What's hurting these radishes

Discussion in 'Direct Drilling Crops & Agronomy' started by juke, Oct 4, 2018.

  1. juke

    juke Member

    Location:
    DURHAM
    Got some radishes in a cover crop in one field that aren't looking to healthy would anyone have any idea from these photos what the problem could be.

    The field is following wheat , last autumn was treated with pico stomp and in the spring with palio .. p n k were all good in spring testing , has had compost prior to drilling at 25/hectare as have other cover cropped fields none of those showing any issues only difference is this field has had well rotted horse muck on it ..
     

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    Last edited: Oct 4, 2018
  2. Got same symptoms ,,su damage is crop taking residue up , as it’s been so dry ,straw was removed and we ploughed it ,as had crop failure with stubble turnips last year ,ours is in a low bit of field and if a wet year would of said water logging
     
  3. juke

    juke Member

    Location:
    DURHAM
    that was a thought had it been chemical left over in the soil causing the issue, the other fields had different autumn herbicides applied.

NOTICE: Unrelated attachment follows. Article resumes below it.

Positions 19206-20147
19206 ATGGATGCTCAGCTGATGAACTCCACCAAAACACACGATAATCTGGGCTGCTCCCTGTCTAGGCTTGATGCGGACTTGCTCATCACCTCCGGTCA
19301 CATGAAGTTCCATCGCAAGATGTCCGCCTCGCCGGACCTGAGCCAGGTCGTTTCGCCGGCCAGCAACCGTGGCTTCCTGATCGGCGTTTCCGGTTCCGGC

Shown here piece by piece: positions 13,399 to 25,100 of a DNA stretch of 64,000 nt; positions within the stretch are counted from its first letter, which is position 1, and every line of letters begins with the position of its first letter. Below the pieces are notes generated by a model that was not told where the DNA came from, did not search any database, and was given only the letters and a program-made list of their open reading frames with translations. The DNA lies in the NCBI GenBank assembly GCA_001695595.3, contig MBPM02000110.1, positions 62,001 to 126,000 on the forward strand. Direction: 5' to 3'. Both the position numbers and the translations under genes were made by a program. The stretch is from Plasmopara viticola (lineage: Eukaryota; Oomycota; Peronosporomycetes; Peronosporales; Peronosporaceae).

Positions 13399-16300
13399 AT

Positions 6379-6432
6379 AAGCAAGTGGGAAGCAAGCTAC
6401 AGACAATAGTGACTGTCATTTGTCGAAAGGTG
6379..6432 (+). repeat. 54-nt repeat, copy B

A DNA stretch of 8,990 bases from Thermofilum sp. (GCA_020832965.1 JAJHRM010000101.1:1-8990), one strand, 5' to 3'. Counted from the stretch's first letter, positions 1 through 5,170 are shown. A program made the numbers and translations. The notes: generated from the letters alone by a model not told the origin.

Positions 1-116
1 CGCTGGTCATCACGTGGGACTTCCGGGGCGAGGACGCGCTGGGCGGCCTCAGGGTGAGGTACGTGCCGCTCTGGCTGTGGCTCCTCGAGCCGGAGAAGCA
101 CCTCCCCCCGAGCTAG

4. Do you find 25 kg too thick ,did ours at 14 and seem plenty thick enough
     
  5. juke

    juke Member

    Location:
    DURHAM
    This cover was sown at alot more than 25 kg , needed to use the seed up , we normally sow at 35 kg , but I think this was about 40 kg , radish inclusion was about 9 kg 3 varietys
     
  6. Juke are yours looking like this , the couple of patches where wet as had a blocked drain last year ,if it had been wet time now would of thought water logging ,we ploughed it 9/10 inch deep as it had su ,to bring up clean soil ,but could roots be in that layer now ,or is it a foliage disease
     

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  7. juke

    juke Member

    Location:
    DURHAM
    Yes they are similar to yours , I've just been looking through someone else game crop there today , this was ploughed land and hasn't seen any su chemical for 2 years at least they plough too, I'm wondering if it's drout stress or.some fungal disease .. gonna get the Agronomist to have a look this week hopefully
     
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  8. Brisel

    Brisel Member

    Location:
    Dorset
    Have you applied DFF to the previous crop? That is more persistent than SUs IMO.
     
  9. juke

    juke Member

    Location:
    DURHAM
    No the weather last year stopped pre em on that field ... We have become aware this year of the issues with dff and it's half life. It will be 3 seasons since that field was treated with dff. Normally in our rotation it's every other year a field will see dff treatment.
     
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  10. Brisel

    Brisel Member

    Location:
    Dorset
    I see no problem with DFF residues. Sure, it tickles the following crop but it soon grows away from it. I'd rather use this cheap & useful herbicide in cereals.
     
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  11. juke

    juke Member

    Location:
    DURHAM